Here is a link to the story and the BDN list:
1. Governor’s race – This will be a big deal in California, too, what with the way things are here and the way things have gone with the Governator. He got into office as a result of a recall election, but his popularity numbers are pretty low now. He wasn’t exactly a government action hero. It seems like the recall was more of a waste than people realized when it happened. Maine will require strong leadership in the coming years to deal with the challenges ahead. I wish that upon Maine.
2. State budget woes – Same here. The economy has hit everyone very hard, including governments. The thing about governments, of course, is that lawmakers often fail to be creative in generating revenue and cutting expenses. Increasing taxes and fees and trimming essential programs is only going to hurt the common person. It’s time for politicians to do the job for which they were elected – run government within the means their bosses – taxpayers – dictate. I may sound a bit conservative on this point, but I’m more than a little fed up with politicians working the system to their personal benefit when they should be doing things to benefit their constituency.
3. Wind power expansion – I like green. I like wind power. I recognize there are critics. I may be missing something – it wouldn’t be the first time – but the biggest criticisms seem to revolve around viewscape and noise issues. Power companies that will profit from wind farms must deal with these issues quickly and move this along. We as a nation are addicted to oil, and a vast portion of that oil comes from regions that simply are no longer friendly toward the United States. Wind farms have been in California for decades and it is time more regions at least consider wind power to help lessen out dependency on foreign oil.
4. Health care reform – Health care in this country is broken and needs fixing.
5. Medical marijuana – If I or anyone in my family or anyone I knew had cancer or another illness that caused extreme pain or debilitating nausea, I would want for myself and them the relief that medical marijuana can provide. And it has to be regulated.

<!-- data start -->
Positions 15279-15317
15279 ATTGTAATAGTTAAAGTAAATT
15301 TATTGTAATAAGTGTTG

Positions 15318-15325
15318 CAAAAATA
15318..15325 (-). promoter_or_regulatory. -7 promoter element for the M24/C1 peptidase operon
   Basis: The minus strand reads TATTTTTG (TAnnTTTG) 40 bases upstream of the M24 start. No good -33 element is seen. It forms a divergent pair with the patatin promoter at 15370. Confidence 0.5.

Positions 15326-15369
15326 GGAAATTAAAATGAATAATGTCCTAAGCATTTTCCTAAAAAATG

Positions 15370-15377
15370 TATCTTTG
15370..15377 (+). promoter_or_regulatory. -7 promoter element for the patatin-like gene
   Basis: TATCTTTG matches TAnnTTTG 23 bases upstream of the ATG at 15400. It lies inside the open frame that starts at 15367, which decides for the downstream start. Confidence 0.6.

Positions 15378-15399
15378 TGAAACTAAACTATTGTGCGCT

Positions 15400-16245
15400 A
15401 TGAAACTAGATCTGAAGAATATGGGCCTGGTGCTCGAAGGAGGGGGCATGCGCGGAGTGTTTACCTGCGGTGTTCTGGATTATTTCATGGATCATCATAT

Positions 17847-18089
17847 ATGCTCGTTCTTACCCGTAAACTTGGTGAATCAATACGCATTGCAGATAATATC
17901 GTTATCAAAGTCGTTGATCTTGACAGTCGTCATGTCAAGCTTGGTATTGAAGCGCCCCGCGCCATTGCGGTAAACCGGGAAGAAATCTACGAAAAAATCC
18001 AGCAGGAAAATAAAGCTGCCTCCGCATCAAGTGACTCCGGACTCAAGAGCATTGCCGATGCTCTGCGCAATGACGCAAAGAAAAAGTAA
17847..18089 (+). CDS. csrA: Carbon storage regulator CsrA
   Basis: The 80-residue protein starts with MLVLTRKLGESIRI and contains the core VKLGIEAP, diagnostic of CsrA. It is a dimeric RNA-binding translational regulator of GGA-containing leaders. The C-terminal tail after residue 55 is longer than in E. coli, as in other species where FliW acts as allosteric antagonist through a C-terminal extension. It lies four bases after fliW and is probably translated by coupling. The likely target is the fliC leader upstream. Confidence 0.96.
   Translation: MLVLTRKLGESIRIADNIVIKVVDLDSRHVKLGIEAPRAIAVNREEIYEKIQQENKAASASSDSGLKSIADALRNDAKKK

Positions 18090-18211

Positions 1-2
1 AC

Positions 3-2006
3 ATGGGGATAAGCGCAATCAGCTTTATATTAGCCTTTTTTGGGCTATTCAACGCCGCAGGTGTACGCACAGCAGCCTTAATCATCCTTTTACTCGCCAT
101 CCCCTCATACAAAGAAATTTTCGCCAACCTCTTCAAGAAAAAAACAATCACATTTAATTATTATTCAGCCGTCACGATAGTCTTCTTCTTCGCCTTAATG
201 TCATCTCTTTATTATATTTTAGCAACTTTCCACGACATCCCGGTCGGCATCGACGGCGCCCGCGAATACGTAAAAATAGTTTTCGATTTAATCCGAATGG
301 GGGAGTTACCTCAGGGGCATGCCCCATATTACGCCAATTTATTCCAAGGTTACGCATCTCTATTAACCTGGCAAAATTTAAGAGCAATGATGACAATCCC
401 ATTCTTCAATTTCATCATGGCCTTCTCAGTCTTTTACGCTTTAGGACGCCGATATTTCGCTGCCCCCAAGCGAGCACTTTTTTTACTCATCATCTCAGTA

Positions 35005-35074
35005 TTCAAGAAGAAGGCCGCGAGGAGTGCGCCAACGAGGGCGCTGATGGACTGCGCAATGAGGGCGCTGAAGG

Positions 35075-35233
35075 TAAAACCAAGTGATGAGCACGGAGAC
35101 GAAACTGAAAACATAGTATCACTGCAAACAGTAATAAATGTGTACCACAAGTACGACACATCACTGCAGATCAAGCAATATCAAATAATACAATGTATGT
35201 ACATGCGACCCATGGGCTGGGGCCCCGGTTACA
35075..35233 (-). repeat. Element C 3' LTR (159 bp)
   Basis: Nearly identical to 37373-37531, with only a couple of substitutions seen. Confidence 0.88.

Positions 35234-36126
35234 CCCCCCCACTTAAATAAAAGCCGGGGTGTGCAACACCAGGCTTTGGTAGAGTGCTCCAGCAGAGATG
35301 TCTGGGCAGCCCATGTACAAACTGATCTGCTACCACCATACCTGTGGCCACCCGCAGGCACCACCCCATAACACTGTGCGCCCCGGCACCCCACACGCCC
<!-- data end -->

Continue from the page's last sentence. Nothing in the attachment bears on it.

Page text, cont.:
6. Bangor’s new direction – City and county governments around the country seem to be suffering from a void of leadership. It is time for strong leaders to step forward to do what is best for all.
7. Folk Festival future – Cultural enrichment is a necessary part of life and is a measure of a society. Across the country, the economic downturn has hurt nonprofit agencies and events such as the Folk Festival. Better leadership for such agencies and event boards is necessary, as is public-private support.
8. Tax reform referendum – Taxation is a necessary evil. It is the means by which we fund necessary functions of government, from filling potholes to propping up those who are unable to support themselves. But there are abuses and there are limits. We must find a balance that allows us to sustain that support of basic functions and social services, while allowing for taxpayers to prosper. I’m not sure if the reform question on the June ballot is a “Maine miracle” or will hurt working poor and the elderly. And while I recognize that tourist will be paying the higher sales taxes, so will people who are already hurting financially. The idea of filling the gap by raising the number of items on which sales taxes can be charged seems a problem. But if it does pass and it works as supporters believe it might, it could be a template for reform around the country.
9. Maine’s deer herd – This is a problem that needs real short- and long-term solutions. Logging practices that have eliminated habitat, predators such as coyotes and bears, and harsh winters have all taken their toll. Deer hunting is critical because it draws tourist dollars and because families that are suffering, have a chance to put meat on the table. The harshness of winter is something we cannot control. Restoring habitat will take time. The necessary thinning of the coyote and bear populations to a point that allows the deer to recover will take time. The efforts to reduce the coyote and bear populations must be regulated and not done willy nilly. A chamber of commerce recently sponsored a “tournament” to kill coyotes. That is not a solution. That is a tantrum. We lessen ourselves as a society if we resort to such tactics.
10. Fisheries regulations – This will be interesting. Lobstering is a tough business. And these regulations seem to make it even tougher. Granted, I believe the effort is an attempt at striking balance. Whether it works make take some time.